Despite the success of the Republicans’ strategy in 1972, the Democratic Party retained the allegiance of many white southerners through the 1970s. From Virginia to Mississippi, Democratic officeholders included old-line segregationists who only grudgingly acceded to the new reality of growing black political empowerment. Ensconced in positions of power by seniority, these Democratic politicos showered federal and state largesse on their districts while playing up their regional loyalties in thick southern accents.
Only in hindsight is it evident that 1972 marked the emergence of the new face of Republicanism in the South: Jesse Helms. The significance of Helms’ successful Senate campaign that year was obscured by the contemporaneous election of moderate white politicians elsewhere in the region, and especially by the triumph of Jimmy Carter in his 1976 campaign for the White House. Observers were too quick to assume that any lingering legacies of Jim Crow would soon be swept away in the “new New South.”
Helms had previously been a minor figure in national affairs even while he pioneered the politics of white resentment in North Carolina. Taking advantage of his position as an executive at a Raleigh, North Carolina, television station during the 1960s, he had begun delivering nightly broadcast editorials. He honed a stridently conservative message that he presented as down home, common sense traditional values. Americans, Helms growled, were besieged by nihilists, communists, and other radicals intent on undermining Christian and American values. He did not need to literally wave the Confederate flag to reassure whites that he would protect their interests and defend southern “heritage.” His accent, his invocations of traditional values, and his visceral contempt for civil rights activism made such appeals superfluous.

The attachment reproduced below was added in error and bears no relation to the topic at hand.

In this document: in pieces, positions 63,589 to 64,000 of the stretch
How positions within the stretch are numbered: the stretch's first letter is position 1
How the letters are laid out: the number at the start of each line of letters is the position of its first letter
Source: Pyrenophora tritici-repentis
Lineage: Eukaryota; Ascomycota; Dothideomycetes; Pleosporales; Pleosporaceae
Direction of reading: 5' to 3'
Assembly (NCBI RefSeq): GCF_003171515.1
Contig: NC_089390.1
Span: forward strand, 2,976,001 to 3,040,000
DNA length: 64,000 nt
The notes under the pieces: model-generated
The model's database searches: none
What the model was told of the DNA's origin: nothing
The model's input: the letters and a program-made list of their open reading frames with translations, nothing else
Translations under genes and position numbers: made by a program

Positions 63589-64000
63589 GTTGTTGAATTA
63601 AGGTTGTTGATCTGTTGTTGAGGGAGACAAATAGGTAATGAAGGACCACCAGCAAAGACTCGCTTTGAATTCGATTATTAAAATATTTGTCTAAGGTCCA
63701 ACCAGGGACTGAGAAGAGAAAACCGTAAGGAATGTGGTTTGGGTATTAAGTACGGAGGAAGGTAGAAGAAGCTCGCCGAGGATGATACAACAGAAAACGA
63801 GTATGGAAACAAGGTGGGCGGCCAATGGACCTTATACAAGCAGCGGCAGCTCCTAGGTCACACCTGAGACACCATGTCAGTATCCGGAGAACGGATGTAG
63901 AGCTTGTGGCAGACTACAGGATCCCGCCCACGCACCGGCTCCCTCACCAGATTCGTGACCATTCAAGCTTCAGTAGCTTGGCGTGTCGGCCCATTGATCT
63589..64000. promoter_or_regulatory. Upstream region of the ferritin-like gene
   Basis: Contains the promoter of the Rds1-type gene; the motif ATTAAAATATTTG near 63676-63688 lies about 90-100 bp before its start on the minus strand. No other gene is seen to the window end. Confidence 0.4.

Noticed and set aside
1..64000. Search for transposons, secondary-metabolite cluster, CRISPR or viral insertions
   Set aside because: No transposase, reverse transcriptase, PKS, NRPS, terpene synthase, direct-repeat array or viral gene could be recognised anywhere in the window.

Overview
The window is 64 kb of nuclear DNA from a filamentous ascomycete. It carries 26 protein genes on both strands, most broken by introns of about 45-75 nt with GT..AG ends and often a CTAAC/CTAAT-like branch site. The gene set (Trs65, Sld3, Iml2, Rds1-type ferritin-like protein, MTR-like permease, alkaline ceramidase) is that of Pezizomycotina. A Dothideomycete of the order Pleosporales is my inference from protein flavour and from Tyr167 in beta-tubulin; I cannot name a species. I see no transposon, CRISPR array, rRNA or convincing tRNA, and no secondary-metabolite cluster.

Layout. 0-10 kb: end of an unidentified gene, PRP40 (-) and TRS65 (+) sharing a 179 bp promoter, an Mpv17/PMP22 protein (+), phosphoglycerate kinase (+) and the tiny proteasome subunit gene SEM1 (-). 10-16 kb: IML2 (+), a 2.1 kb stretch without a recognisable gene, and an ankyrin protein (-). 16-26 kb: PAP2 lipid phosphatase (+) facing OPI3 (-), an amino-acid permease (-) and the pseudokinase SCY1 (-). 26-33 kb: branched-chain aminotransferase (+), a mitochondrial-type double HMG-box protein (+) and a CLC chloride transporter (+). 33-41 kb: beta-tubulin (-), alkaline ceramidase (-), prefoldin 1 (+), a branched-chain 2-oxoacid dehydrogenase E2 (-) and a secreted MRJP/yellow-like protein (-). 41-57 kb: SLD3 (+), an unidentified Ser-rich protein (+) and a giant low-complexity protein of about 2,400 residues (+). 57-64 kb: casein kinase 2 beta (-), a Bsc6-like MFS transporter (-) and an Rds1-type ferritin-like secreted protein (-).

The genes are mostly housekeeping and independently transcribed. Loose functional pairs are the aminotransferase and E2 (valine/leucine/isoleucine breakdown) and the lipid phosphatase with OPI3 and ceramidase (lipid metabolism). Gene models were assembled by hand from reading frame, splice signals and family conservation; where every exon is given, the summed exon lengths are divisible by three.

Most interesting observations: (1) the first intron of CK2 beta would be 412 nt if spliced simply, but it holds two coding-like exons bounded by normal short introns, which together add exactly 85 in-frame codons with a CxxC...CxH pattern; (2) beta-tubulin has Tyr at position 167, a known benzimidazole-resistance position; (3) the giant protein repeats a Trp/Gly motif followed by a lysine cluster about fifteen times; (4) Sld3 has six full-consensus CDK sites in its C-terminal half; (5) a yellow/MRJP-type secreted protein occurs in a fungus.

Ronald Reagan’s 1980 campaign and subsequent presidency was the death knell of the party of Lincoln. Reagan himself evidenced little sympathy for Confederate heritage, but he courted anyone who was receptive or sympathetic to his caricature of “tax and spend” liberalism. During his presidential campaign, he made it clear that he wasn’t embarrassed to glad-hand race-mongers like George Wallace and voters who had previously championed segregation. Notably, he delivered a major campaign speech endorsing “states’ rights” at the Neshoba County Fair in Philadelphia, Mississippi. Lee Atwater, a Republican consultant who had an outsized role in the Republican presidential campaigns during the 1980s, revealed the logic behind the invocation of “states’ rights” by Reagan (and other Republicans): “By 1968 you can’t say ‘nigger’—that hurts you, backfires. So you say stuff like, uh, forced busing, states’ rights, and all that stuff.” Observers dwelled on the symbolism of his invocation of states’ rights within a few miles of the site where the Ku Klux Klan had murdered three civil rights activists in 1964. But many overlooked the cultural symbolism of the specific site of his speech, the Neshoba County Fair. In 1980 (and virtually to the present), the fair is a festival of white Mississippi culture during which black musicians perform, black chefs cook, and black service workers tend to the needs of white fairgoers who reside in elaborate “cabins” on the fairgrounds. The fair is as close to a whites-only utopia as Mississippi has to offer. No location was more fitting for Reagan’s implicit renunciation of a century of Republican commitment to equality.